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Forum topic by End_Grain posted 12-30-2009 10:49 PM 1270 views 0 times favorited 8 replies Add to Favorites Watch
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End_Grain

95 posts in 2602 days


12-30-2009 10:49 PM

Topic tags/keywords: pallet wood

Like most, I occasionally scrounge for wood when I spy pallets. This morning with a slight mist, a pallet caught my eye for the unique color on some of the slats. When wet, the wood has a very rich and deep dark red color. Now that the surface is dry, it more resembles the past politically incorrect labeled flesh crayon. I have no idea what this is but what I need to know is how long should I let this dry before removing it from the pallet frame?

Thanks

-- My greatest fear is that when I die, my wife will sell all my stuff for what I told her I bought it for.


8 replies so far

View SKFrog16's profile

SKFrog16

661 posts in 2665 days


#1 posted 12-30-2009 11:47 PM

http://www.moisturemeter.us/
Get your self one of these and you will always have an idea as to how long to let it dry. You need to know the starting moisture levels.

-- Methods are many,Principles are few.Methods change often,Principles never do.

View EEngineer's profile

EEngineer

1061 posts in 3078 days


#2 posted 12-31-2009 05:00 AM

Yep! Gotta spend $40 on a moisture meter!

Oh, good lord! As LJ gets more popular, we have more and more product shills!

-- "Find out what you cannot do and then go do it!"

View wchips's profile

wchips

314 posts in 2553 days


#3 posted 01-03-2010 05:48 AM

watch out for hidden nails in pellet wood. they can be real herd on good saw blades

-- wchips

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wchips

314 posts in 2553 days


#4 posted 01-03-2010 05:52 AM

Better thought . watch for crate wood like lawn tractor crates. I have found lots of usable lumber in lawn mower crates Try Your local Sears store. Some will be glad to give them away if you hall them away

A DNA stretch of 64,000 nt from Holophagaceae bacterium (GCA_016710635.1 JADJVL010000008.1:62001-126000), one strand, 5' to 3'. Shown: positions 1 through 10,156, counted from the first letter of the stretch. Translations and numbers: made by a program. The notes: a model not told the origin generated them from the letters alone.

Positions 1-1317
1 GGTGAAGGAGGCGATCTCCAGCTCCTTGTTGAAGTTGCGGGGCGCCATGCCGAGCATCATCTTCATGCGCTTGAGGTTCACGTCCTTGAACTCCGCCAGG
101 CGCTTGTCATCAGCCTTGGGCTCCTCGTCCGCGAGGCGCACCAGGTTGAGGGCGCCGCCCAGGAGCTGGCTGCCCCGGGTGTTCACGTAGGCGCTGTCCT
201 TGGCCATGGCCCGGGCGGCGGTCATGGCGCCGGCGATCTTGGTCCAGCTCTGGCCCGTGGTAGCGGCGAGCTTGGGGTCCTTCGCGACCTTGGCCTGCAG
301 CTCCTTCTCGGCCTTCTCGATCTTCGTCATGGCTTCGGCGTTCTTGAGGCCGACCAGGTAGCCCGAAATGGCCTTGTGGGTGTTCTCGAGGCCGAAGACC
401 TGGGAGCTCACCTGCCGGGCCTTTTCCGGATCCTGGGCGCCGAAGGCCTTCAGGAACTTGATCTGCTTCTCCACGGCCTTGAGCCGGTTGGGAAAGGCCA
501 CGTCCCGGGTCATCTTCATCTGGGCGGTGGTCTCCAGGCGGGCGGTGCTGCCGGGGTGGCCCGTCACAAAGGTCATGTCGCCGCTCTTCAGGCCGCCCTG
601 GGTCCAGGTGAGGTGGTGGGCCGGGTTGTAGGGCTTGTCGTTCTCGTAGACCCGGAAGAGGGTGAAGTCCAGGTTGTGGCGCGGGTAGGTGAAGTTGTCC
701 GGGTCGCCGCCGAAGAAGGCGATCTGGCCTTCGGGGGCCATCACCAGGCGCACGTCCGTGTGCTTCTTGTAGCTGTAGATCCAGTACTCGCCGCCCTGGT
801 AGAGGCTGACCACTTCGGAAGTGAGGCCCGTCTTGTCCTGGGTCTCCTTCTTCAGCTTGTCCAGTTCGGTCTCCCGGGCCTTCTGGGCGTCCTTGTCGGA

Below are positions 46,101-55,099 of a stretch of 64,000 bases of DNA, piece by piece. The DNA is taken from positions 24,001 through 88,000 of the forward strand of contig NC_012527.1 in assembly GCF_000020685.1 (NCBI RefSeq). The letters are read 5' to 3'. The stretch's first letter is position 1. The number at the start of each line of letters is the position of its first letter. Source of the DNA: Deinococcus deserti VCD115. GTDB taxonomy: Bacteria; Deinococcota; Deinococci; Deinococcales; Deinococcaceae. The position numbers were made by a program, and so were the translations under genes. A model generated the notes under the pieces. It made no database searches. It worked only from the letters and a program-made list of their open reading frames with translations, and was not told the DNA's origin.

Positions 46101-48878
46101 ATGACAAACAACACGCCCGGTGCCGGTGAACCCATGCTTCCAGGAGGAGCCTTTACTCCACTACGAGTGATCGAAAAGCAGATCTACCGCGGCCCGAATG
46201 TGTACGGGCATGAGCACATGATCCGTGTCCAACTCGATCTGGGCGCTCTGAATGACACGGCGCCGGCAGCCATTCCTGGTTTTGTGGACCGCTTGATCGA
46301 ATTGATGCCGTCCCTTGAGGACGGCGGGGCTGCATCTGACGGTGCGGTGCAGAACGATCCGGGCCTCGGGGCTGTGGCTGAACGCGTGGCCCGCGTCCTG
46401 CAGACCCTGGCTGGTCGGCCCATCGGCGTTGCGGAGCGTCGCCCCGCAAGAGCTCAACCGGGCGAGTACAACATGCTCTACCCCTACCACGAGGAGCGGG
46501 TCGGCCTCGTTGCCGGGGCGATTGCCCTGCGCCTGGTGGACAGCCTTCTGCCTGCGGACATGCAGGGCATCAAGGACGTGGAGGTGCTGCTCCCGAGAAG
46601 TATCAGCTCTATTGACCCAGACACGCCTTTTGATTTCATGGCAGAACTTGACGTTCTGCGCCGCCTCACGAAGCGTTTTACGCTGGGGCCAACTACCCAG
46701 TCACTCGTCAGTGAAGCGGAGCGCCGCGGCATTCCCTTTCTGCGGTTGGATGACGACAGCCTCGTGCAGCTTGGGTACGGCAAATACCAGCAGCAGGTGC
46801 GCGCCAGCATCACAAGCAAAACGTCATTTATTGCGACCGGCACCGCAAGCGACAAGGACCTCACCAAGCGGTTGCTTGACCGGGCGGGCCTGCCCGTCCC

-- wchips

View MarkwithaK's profile

MarkwithaK

370 posts in 2643 days


#5 posted 01-03-2010 08:40 AM

We recently installed a walk-in cooler/freezer at Purdue. The panels came in on oak pallets. Needless to say, they are now sitting in my shop….and I don’t even like oak lol.

-- If at first you don't succeed then maybe skydiving isn't for you.

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bent

311 posts in 3134 days


#6 posted 01-03-2010 04:06 PM

sorry, this doesn’t answer the original question, but it might be useful. i came across some pallets with great oak lumber on them recently. they were used to ship furniture to a new hospital i was working on. i guess it makes sense that a commercial furniture company might build their own pallets out of wood that was not quite to their standards. if you’re looking for good pallet lumber, maybe checking commercial construction sites towards the end of a project (when furniture starts arriving) would be a good source?

MarkwithaK, what job were you on? i work at purdue all the time (i’m an electrician).

View araldite's profile

araldite

188 posts in 2869 days


#7 posted 01-03-2010 05:55 PM

Be careful of pallets originating from overseas. Many have been treated with insecticides to prevent invasive insects from entering the country. Inhaling the sawdust could be harmful.

-- Failure is the road to success if you learn to learn from your mistakes - Vince, Greenville, SC

View MarkwithaK's profile

MarkwithaK

370 posts in 2643 days


#8 posted 01-03-2010 07:04 PM

Bent, we were doing an install at Purdue’s North Central campus in Westville. It was one big pain in the ass and I hope we never do it again lol.

-- If at first you don't succeed then maybe skydiving isn't for you.

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